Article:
Mark Williams wins epic World Snooker Championship final against John Higgins

Paul MacInnes at the Crucible
The Guardian
<span class="element-image__caption">Mark Williams celebrates with the trophy and his family after winning his third World Snooker Championship title 15 years after his second.</span> <span class="element-image__credit">Photograph: Anna Gowthorpe/BPI/REX/Shutterstock</span>
Mark Williams celebrates with the trophy and his family after winning his third World Snooker Championship title 15 years after his second. Photograph: Anna Gowthorpe/BPI/REX/Shutterstock

Mark Williams won his third title at the World Snooker Championship and completed one of the best comeback stories in the sport as he defeated John Higgins 18-16.

It was a final that came with no end of storylines, but Williams’s was the most poignant. Last year the Welshman failed to qualify for this tournament and, after years in obscurity, was on the verge of retiring from the sport. Persuaded otherwise by his wife, Joanne, in 2018 Williams has rediscovered his form and held off an endlessly tenacious Higgins to claim victory.

Williams was never behind in the match and came into the second day with a three-frame lead at 10-7. As play got under way on Monday, the Welshman was the bookies’ favourite for the first time, and he was starting to play like it. He fluked the first red of the 18th frame and it proved auspicious. Two strong breaks helped him to a score of 98-5.

Frame 19 went in Williams’s favour with two cunningly planted reds. In frame 20, he made his way calmly up and down the table on his way to 126 without reply. Frame 21 went the way of the Welshman too, and suddenly he had won seven in succession. Higgins was struggling, with no break higher than 15. He stormed from the theatre at the interval.

Throughout the first day Higgins had used the breaks to focus and come back in better nick and it was the case again. He won the next frame, then the one after that, before potting 10 consecutive blacks in the 24th frame to create the first maximum chance of the final. Suddenly a man who had once looked on the point of tears was distinctly bushy-tailed.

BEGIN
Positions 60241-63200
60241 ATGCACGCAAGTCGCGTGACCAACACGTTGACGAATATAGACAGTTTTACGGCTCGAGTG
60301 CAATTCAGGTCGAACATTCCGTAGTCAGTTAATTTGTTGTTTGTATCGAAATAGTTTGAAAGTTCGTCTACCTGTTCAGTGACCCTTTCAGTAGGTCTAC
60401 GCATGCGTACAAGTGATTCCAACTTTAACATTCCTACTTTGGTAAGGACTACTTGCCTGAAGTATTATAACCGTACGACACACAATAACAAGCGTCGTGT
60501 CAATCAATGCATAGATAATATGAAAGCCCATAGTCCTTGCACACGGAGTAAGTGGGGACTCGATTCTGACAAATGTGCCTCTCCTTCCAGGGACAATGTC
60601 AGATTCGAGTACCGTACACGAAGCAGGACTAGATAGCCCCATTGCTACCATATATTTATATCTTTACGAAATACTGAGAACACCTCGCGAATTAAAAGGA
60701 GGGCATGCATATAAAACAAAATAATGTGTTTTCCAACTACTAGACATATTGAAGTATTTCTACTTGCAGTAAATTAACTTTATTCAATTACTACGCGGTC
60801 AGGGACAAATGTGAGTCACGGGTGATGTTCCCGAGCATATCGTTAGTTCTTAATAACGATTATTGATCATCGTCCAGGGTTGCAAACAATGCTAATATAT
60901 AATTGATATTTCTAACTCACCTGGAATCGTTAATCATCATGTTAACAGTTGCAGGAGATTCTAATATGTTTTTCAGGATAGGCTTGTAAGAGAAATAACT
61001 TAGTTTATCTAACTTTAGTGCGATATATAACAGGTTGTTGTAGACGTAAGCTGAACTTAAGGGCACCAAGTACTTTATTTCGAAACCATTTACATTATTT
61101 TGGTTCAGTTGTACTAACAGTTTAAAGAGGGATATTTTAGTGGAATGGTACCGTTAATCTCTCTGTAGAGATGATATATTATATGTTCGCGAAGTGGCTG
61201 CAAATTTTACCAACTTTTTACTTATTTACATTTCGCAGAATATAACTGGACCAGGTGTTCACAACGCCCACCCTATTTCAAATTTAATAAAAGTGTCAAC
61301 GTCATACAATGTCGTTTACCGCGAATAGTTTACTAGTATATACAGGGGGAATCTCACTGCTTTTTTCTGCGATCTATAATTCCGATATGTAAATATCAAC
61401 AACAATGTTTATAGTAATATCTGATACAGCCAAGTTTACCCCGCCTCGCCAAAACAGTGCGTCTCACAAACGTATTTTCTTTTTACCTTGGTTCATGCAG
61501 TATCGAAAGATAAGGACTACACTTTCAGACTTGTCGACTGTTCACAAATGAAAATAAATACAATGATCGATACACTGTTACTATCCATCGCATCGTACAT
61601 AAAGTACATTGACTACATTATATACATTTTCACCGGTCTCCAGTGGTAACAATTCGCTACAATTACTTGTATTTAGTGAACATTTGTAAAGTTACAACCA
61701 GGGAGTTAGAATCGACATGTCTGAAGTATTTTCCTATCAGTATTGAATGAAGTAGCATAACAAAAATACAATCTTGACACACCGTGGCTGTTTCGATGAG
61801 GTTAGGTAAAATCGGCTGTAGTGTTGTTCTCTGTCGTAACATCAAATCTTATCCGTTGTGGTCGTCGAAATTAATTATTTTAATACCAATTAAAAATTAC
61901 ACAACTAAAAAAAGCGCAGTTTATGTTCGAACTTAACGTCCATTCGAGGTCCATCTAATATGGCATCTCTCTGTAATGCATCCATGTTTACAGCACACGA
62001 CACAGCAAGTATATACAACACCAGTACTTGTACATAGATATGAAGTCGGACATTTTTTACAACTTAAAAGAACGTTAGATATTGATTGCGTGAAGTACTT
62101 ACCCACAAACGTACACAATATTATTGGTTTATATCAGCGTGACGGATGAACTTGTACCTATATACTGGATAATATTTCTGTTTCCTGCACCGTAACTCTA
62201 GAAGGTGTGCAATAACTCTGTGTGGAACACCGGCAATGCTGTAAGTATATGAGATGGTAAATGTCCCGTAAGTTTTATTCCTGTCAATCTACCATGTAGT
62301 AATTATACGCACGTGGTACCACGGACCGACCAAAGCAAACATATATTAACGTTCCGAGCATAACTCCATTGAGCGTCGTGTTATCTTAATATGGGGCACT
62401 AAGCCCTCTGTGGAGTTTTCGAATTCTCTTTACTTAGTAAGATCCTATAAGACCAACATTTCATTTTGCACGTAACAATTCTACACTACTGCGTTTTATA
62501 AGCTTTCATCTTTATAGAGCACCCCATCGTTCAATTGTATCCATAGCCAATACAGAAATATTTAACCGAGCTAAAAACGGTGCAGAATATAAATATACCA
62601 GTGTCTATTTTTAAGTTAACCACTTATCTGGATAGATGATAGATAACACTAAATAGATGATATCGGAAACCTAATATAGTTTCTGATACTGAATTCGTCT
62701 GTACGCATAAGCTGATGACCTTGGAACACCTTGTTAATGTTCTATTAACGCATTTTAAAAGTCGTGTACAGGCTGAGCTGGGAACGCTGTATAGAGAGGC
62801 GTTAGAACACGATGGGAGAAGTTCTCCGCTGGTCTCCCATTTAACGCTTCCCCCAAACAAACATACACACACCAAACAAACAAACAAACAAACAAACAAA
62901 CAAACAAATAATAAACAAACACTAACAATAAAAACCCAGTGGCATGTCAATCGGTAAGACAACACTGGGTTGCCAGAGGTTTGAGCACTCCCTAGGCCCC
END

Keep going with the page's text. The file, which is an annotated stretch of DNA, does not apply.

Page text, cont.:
The final frame of the mini-session went to Williams and he began the evening with a five-frame lead. It did not last long. Once again Higgins returned to the table pumped up. He swept the first five frames of the evening session with the best snooker of the match. The first frame brought a break of 131, the highest of the final and Higgins’s fourth ton of the match. The next frame was arguably even better from Higgins with a break of 83 featuring several shots of superb control and placement. Williams, meanwhile, seemed to blowing his breaks at the crucial moment.

With the scores tied at 15-15, Higgins looked the likely winner once more. But once more Williams dug in. He scrapped to claim the 31st frame. On the next he played his best snooker, with at least three reds potted from unlikely angles drawing the breath of the audience as he reached a century break.

On the cusp of victory Williams broke down again, but at 17-16 he created one more chance. On a break of 70 he left Higgins needing snookers that the Scot just could not find.

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